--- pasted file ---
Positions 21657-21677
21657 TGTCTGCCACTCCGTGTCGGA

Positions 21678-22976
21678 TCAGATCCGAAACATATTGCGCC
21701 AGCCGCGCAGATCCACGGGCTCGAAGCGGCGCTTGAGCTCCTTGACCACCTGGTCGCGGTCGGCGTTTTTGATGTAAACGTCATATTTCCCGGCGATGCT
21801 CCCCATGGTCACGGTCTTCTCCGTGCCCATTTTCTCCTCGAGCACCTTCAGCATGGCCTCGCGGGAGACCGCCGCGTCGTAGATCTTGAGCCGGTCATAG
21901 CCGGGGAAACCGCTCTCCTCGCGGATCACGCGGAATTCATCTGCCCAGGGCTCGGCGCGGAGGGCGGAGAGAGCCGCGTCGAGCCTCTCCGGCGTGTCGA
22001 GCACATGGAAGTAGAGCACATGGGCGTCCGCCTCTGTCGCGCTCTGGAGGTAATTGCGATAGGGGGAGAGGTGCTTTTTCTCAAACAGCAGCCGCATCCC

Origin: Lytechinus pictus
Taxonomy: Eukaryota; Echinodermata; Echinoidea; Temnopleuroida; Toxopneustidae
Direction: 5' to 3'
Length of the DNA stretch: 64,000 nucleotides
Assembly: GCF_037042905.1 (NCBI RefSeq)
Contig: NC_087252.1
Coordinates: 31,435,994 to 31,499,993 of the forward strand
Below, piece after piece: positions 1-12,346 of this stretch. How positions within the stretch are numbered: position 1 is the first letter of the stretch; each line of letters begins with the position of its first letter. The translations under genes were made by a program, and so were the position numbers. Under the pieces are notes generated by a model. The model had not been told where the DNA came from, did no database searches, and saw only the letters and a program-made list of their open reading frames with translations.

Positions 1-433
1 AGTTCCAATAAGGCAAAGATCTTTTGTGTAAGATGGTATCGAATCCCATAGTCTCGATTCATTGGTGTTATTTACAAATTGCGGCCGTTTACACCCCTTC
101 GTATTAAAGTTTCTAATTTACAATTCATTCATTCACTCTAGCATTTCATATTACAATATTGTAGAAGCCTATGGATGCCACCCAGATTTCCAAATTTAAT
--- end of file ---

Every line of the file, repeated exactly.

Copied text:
Positions 21657-21677
21657 TGTCTGCCACTCCGTGTCGGA

Positions 21678-22976
21678 TCAGATCCGAAACATATTGCGCC
21701 AGCCGCGCAGATCCACGGGCTCGAAGCGGCGCTTGAGCTCCTTGACCACCTGGTCGCGGTCGGCGTTTTTGATGTAAACGTCATATTTCCCGGCGATGCT
21801 CCCCATGGTCACGGTCTTCTCCGTGCCCATTTTCTCCTCGAGCACCTTCAGCATGGCCTCGCGGGAGACCGCCGCGTCGTAGATCTTGAGCCGGTCATAG
21901 CCGGGGAAACCGCTCTCCTCGCGGATCACGCGGAATTCATCTGCCCAGGGCTCGGCGCGGAGGGCGGAGAGAGCCGCGTCGAGCCTCTCCGGCGTGTCGA
22001 GCACATGGAAGTAGAGCACATGGGCGTCCGCCTCTGTCGCGCTCTGGAGGTAATTGCGATAGGGGGAGAGGTGCTTTTTCTCAAACAGCAGCCGCATCCC

Origin: Lytechinus pictus
Taxonomy: Eukaryota; Echinodermata; Echinoidea; Temnopleuroida; Toxopneustidae
Direction: 5' to 3'
Length of the DNA stretch: 64,000 nucleotides
Assembly: GCF_037042905.1 (NCBI RefSeq)
Contig: NC_087252.1
Coordinates: 31,435,994 to 31,499,993 of the forward strand
Below, piece after piece: positions 1-12,346 of this stretch. How positions within the stretch are numbered: position 1 is the first letter of the stretch; each line of letters begins with the position of its first letter. The translations under genes were made by a program, and so were the position numbers. Under the pieces are notes generated by a model. The model had not been told where the DNA came from, did no database searches, and saw only the letters and a program-made list of their open reading frames with translations.

Positions 1-433
1 AGTTCCAATAAGGCAAAGATCTTTTGTGTAAGATGGTATCGAATCCCATAGTCTCGATTCATTGGTGTTATTTACAAATTGCGGCCGTTTACACCCCTTC
101 GTATTAAAGTTTCTAATTTACAATTCATTCATTCACTCTAGCATTTCATATTACAATATTGTAGAAGCCTATGGATGCCACCCAGATTTCCAAATTTAAT